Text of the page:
by Scott, staff writer of japan-guide.com
This journal is a log of my travels within Japan. Here you'll find my personal opinions on the places I've been and the things I've seen. Also expect to see the occasional review and editorial. Thanks for reading.
2012/11/07 - Autumn Color Report: Nikko
Today I revisited Nikko to check on the state of the autumn colors around the lower areas of Okunikko and around Nikko Town. Nikko has a particularly long koyo season, which is due to the large elevation difference between the two areas. The colors start off in the upper regions of Okunikko before slowly making their way down to the town over the course of several weeks.
Since our last visit to the area the colors have finally moved off the mountain down to the temple and shrine areas around Nikko Town. However, there are several places up in Okunikko that are still at a nice state, and it still may be worth the trip to see.
The Irohazaka Slope that connects the town and the mountains is probably Nikko's most famous koyo spot. This past weekend was probably the busiest of the season, and it was reportedly taking several hours to make the 8km journey up the mountain due to all the traffic travelling the road. Today, however, was not nearly as crowded and only a few cars joined me (probably considering it was so early in the morning). The road is separated into uphill and downhill sections, and the colors along the uphill section were pretty good. They started off around the peak at the bottom and thinned out until there were bare trees showing closer to the top.
At the top of the road is the Akechidaira Plateau, from where a ropeway leads further up the mountain. It was too early so I couldn't check out the ropeway, but the views from the parking lot were exceptionally clear today. In fact, this may be the first time I've been here when the mountains weren't covered in fog.
The road down from Akechidaira leads to Lake Chuzenjiko, which was half covered in fog this morning. I took the drive up to the Chuzenjiko Observation Deck to see what it looked like from above, but I was barely able to see the lake. The colors along the drive are already past the peak and fading fast. At the higher elevations around the viewpoint the trees were already barren. The colors were better down closer to the water, though, and should remain for another couple of days.
Next I stopped off at Kegonnotaki Waterfall at the outlet of Lake Chuzenjiko. The colors around the top of the waterfall were almost over, and relatively unattractive. This time I also took the elevator down to check out the base of the falls, and as usual there weren't many colors down there. I think the season is effectively over for Kegonnotaki.
The downhill section of the Irohazaka starts right next to Kegonnotaki Waterfall. For some reason, the colors along this section were much better than those along the uphill section. Many trees were around their peak, and there were lots of good vistas and koyo tunnels to travel through. The highlight, though, was a group of monkeys who were rummaging around and feeding amongst the leaves. They completely ignored me, and let me shoot tons of pictures of them eating and playing around. Of course, I did all this from the safety of my car as the monkeys can become quite aggressive, especially if they smell food on you.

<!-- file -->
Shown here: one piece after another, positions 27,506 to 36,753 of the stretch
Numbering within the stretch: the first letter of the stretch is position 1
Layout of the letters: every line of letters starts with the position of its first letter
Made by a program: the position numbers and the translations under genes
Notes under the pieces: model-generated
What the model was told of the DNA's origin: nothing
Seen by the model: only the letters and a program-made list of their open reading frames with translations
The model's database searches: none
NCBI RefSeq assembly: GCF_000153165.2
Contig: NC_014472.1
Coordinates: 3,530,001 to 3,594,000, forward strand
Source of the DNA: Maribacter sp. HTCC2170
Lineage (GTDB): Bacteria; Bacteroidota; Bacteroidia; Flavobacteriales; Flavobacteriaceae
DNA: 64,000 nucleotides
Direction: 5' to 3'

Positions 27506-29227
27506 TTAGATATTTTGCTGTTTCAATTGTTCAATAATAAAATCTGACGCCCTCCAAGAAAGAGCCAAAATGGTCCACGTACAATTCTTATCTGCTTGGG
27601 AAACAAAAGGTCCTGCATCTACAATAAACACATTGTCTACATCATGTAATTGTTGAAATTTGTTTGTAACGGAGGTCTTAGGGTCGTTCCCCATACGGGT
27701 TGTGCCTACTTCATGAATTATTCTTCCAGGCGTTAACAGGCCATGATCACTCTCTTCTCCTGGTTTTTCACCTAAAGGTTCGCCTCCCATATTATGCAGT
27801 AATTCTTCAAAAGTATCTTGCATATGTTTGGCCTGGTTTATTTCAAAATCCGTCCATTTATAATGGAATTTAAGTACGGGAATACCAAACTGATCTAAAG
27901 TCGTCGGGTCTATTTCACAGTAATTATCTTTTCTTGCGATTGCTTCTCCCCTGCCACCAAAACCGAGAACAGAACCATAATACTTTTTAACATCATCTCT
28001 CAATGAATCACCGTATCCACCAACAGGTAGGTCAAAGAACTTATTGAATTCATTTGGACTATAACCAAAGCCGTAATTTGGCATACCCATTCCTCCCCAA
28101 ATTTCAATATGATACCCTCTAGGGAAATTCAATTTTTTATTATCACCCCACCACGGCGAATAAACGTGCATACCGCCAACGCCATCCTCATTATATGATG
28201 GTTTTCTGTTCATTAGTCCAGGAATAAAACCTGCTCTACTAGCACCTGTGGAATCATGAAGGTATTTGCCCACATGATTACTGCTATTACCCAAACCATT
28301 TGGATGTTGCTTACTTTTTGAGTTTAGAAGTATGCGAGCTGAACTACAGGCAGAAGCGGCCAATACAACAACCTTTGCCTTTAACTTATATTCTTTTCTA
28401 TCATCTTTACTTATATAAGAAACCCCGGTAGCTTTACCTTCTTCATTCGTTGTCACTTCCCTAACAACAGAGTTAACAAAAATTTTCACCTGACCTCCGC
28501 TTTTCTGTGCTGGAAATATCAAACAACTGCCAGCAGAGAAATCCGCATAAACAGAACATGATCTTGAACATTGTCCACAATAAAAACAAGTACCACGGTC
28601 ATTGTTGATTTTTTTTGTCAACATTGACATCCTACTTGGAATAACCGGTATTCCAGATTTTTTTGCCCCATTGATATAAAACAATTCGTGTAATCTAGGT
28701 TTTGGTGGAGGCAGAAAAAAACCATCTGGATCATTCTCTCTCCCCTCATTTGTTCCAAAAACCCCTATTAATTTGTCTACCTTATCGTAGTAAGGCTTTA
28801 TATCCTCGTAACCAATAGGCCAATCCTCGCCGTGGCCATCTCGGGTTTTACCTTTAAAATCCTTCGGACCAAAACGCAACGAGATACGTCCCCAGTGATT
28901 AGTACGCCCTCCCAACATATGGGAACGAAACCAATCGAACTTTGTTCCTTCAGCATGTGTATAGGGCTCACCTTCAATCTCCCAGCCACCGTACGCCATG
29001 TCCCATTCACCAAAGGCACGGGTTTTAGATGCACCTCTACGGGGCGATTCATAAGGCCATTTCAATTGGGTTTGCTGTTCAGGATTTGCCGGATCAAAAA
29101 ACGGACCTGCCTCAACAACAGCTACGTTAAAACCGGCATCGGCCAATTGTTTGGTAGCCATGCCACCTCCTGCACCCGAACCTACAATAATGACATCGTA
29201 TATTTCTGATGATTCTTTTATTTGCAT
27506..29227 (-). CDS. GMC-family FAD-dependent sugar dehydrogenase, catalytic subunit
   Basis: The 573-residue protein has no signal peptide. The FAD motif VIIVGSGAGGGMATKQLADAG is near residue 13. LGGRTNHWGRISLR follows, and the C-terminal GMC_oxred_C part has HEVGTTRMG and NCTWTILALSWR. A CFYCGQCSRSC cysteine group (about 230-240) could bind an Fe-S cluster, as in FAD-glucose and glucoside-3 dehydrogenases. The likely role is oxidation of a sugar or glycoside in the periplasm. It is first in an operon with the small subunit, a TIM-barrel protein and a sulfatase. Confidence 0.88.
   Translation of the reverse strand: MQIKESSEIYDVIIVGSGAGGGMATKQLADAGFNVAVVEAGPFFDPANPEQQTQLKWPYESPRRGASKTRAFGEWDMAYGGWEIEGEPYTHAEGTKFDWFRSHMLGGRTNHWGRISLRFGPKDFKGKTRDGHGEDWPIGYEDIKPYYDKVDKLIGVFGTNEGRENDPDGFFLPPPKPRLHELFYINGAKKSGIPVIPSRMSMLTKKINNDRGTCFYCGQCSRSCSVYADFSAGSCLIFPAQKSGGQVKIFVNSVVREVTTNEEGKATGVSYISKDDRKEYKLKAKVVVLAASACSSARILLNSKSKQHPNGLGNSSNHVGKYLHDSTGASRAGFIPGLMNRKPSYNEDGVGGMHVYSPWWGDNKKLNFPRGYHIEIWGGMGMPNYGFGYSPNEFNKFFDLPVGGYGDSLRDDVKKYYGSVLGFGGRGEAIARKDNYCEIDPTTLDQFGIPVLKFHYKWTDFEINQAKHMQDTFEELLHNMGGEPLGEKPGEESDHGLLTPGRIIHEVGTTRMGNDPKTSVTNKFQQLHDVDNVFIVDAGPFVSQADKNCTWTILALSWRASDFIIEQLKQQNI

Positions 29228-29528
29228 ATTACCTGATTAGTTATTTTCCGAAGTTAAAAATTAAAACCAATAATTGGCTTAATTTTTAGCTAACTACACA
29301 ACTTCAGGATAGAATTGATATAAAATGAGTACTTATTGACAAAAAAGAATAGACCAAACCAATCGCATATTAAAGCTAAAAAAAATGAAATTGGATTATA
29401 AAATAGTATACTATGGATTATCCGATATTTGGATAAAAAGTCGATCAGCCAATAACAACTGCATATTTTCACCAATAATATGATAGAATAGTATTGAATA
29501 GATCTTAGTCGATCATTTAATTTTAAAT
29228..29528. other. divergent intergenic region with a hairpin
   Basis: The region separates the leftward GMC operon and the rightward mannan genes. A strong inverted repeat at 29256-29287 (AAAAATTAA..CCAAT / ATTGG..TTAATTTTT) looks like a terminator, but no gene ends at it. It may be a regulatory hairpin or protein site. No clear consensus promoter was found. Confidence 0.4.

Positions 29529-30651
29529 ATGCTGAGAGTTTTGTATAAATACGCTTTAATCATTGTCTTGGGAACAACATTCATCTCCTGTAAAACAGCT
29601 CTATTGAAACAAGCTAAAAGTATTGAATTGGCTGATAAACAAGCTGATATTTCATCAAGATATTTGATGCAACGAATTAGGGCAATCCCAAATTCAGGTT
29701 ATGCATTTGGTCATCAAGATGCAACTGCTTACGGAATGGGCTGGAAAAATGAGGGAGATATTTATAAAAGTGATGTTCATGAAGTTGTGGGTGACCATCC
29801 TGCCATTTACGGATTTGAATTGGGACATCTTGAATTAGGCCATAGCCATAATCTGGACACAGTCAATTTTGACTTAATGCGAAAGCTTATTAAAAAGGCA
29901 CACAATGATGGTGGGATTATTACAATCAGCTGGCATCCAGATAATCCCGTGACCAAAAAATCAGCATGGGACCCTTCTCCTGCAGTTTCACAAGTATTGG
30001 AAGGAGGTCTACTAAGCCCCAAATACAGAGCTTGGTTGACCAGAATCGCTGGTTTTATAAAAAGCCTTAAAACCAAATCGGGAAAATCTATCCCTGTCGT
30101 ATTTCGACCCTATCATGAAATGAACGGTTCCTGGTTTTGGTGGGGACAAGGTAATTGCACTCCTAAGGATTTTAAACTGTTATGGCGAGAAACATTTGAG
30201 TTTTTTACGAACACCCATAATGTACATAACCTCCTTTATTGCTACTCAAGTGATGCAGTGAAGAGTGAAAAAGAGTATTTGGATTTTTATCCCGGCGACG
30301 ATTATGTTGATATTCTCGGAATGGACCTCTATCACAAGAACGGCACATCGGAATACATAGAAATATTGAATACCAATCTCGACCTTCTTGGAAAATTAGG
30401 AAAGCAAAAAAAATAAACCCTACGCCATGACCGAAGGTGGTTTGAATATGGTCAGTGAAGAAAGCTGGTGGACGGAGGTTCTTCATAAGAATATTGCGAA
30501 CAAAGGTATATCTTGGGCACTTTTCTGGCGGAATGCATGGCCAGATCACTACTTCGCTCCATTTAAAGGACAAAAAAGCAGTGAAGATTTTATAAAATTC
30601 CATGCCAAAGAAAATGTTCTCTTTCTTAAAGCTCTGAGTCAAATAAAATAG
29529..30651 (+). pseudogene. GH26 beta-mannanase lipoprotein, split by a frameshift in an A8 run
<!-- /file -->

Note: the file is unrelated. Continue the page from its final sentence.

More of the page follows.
Once back in the town area I headed to the Nikko Botanical Garden, a research garden operated by the University of Tokyo. The garden has a large network of walking trails that lead though lots of nice autumn colors this morning. Several parts of the park are around the peak, and I enjoyed a pleasant hour exploring the trails without encountering many people.
The Botanical Garden is bordered by the Kanmangafuchi Abyss toward the rear of the grounds. You can't enter the abyss from this side of the river, but there are viewpoints from where you can look out over the rocky gorge and river below. The colors in this area were also very nice and around the peak today.
Afterwards, I headed to the main area of Nikko where the temples and shrines are located. First I stopped at Shoyoen Garden across from the main building of Rinnoji Temple. The garden's multitude of maple trees were at their peak today and were showing off brilliant reds and yellows. It is definitely worth a stop if you will be visiting Nikko soon.
The main building at Rinnoji Temple is being renovated and will remain under scaffolding for several more years. In the meantime, for an additional 400 yen entry fee, visitors can climb up inside the 7 story tall structure and view the renovation process as it happens. Currently the roof of the structure has been removed and is to be rebuilt.
Toshogu Shrine is also undergoing major renovation works over the next few years and its haiden/honden hall is currently partially covered by scaffolding. It doesn't severely affect a visit, however, as you can still enter the buildings as normal. Expect this section of the renovation to continue until spring 2013, after which work will begin on the Yomeimon Gate.
The temples and shrines don't have a large amount of colors but there are plenty to see if you know where to look. Try venturing out to the side streets around Rinnoji Temple (in the opposite direction of the other major temples/shrines) where there are lots of nice colors to see along the narrow streets and small temples.
The last stop of the day was to the Shinkyo Bridge at the entrance to the temples and shrines. While the bridge is no longer used to cross the river, visitors can walk across it and back for a small fee.